This is a post by Jenny.
Our 9 day visit to the island of Sao Miguel, based in the village of Capelas, was a whirlwind tour of food, family, and sightseeing. We met over 40 new relatives and ate more delicious food than we could handle (my shorts I brought are feeling awfully tight…).
I can’t convey what it was like to meet so many relatives, who were so kind and fun. The language barrier was no matter, as we all stumbled through communicating – mostly humorously, with charades, and “ta bom” (it’s good), “muito lindo!” (very beautiful), and “nao mais” (no more – for the love of God, I can’t eat anymore!!). We literally never left the hotel without a group of at least 20 people. We always traveled in a caravan of at least 4 cars, and evening dinner parties would top out over 40 people. Europeans know how to party and how to host!
My mom’s “madrina” (godmother, my grandfather’s sister), Tia Virgainia is 93 years old and incredible. She’s about 4 feet tall and speaks and looks with an intensity that makes you sit up and listen (even if you have no idea what she’s saying). Through years of grandparents who didn’t speak English, my Dad, my sister Lisa, and I learned how to handle this – listen, nod, and smile and laugh when they do. Tia V. had a nice house, complete with retro pictures of my mom as a teen and pictures of my adult cousins when they were in elementary school. We saw her second kitchen (outside – most people seem to have at least 2 kitchens), outdoor bathroom, old pig pen and chicken coup, and wine making supplies. She had a huge garden, with a lot of peppers, tomatoes, beans, corn, and watermelon – not to mention a stunning view of the nearby hills.
On our first day, we went up to the hillside, Maranhao, where my mom grew up. The walk from her house to the village/school/church was downhill, so the walk to get up was up a steep, narrow, previously dirt road. It was interesting to see all of the places she had grown up, and what a different lifestyle it was compared to my own upbringing. As we looked around the gorgeous island, we continually said “you left here to go to scenic Attleboro?”. Our walk from her old house to the village involved stopping at seemingly every house on the way – someone inevitably knew someone and they talked. A lot. Fortunately, we also stopped at a market and picked up freshly delivered sweet bread.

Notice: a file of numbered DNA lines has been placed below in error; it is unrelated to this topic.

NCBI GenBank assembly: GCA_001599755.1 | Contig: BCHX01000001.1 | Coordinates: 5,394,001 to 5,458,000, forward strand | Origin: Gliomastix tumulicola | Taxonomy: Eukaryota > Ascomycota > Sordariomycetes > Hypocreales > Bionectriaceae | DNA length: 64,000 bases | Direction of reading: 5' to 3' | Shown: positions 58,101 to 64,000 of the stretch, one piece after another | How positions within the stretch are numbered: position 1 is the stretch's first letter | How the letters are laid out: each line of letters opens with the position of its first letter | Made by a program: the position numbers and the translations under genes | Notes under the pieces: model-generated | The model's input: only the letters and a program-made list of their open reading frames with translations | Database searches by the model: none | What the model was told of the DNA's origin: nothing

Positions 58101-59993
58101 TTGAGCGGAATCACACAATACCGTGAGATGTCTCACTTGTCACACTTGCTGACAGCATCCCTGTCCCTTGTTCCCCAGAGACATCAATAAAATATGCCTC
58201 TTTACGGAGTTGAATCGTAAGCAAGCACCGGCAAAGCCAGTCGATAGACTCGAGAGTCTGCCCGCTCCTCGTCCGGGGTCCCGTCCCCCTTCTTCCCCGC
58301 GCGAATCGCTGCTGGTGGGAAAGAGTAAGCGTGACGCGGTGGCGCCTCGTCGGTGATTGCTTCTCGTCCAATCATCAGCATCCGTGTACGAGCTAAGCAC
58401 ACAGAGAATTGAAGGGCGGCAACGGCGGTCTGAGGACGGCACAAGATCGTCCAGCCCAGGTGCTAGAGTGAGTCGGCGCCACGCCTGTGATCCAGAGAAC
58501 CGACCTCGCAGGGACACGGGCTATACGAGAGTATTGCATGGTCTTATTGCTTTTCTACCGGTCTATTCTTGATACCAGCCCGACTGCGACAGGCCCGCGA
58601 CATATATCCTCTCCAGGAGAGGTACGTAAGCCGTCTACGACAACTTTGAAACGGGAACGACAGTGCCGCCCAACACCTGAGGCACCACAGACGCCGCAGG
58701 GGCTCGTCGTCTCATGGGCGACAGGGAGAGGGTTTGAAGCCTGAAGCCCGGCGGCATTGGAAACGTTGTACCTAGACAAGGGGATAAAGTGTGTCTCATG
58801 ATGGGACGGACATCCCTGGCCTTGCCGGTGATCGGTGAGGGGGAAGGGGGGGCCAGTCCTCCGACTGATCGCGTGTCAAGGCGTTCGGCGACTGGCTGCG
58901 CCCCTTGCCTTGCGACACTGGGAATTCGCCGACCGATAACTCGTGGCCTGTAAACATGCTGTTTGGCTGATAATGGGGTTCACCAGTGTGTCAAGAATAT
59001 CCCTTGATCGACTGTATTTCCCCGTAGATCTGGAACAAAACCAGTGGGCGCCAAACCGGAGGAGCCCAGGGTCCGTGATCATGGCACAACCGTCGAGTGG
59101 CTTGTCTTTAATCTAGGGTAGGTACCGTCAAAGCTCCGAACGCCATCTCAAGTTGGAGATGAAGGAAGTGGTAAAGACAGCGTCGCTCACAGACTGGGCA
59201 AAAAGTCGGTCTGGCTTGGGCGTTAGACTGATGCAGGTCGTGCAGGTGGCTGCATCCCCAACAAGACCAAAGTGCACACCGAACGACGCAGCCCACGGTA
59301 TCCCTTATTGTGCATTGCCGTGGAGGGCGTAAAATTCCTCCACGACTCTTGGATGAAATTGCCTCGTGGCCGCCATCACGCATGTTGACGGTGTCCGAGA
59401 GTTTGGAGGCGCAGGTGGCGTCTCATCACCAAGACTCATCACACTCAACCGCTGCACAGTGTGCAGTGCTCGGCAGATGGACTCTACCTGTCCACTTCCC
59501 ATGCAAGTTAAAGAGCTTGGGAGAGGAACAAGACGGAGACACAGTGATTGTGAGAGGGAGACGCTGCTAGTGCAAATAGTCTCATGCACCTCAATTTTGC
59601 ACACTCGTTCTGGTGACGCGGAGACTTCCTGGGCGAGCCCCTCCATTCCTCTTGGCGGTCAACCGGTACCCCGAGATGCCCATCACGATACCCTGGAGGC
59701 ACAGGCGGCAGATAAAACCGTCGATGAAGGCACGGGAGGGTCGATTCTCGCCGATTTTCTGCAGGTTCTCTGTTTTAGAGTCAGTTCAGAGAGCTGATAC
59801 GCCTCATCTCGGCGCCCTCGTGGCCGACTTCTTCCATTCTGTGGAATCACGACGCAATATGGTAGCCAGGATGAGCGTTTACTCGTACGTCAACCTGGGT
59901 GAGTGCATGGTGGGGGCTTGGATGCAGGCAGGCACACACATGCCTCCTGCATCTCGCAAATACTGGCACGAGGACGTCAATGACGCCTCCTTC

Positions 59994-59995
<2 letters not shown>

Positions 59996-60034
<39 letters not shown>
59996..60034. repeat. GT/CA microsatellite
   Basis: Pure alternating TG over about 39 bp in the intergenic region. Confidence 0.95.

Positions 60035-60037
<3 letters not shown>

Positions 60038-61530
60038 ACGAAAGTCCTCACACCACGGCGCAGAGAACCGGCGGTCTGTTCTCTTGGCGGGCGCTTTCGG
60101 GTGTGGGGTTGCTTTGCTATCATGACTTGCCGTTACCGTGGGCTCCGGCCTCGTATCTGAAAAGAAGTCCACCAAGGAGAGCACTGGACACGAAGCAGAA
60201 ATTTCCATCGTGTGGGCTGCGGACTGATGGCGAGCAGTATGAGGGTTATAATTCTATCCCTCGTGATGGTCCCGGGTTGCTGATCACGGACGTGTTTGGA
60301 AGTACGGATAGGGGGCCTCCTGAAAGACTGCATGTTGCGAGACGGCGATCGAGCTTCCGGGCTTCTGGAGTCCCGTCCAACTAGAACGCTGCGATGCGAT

All of our days involved being picked up or walking somewhere, getting into a car caravan, and driving around to see different places, stopping at every miraoudor (lookout) on the way. We’d have a picnic somewhere, drive some more, stop for drinks/coffee/snack then repeat all of the above. Dinner would be at a different person’s house each night, and the guitar and singing always came out.
That’s an overview. Here are specific highlights:
Within our first hour of being with the family, my brother-in-law Jared was trying to speak Portguguese, and said “natural?” in what he thought was a Portuguese accent. Our cousin Gracinha, who is my mom’s age, excitedly said “ah yes!” and slapped Jared’s bum. For the duration of the trip, and most likely our lifetimes, saying “natural” will be a rallying cry to get a bum slap (or to slap someone’s bum and say natural!). It was instant family bonding with strangers.
At cousin Saozinha’s house party, we did a traditional Azorean dance. Jared was my partner, Lisa was David’s. It involved a do-si-do type of step, as well as facing the people next to you and jumping/snapping/cheering. It was hilarious. And awesome.
My cousin Carlos is the head a famous traditional Azorean folk band, Belaroura. Most of the family is or was in the band at some point, which made for music and singing at every gathering David also played the guitar and sang – for a crowd of 30+ people! He was a bit nervous, but he did great! And had some backup from Jared and I on harmonica and vocals. Yay Johnny Cash!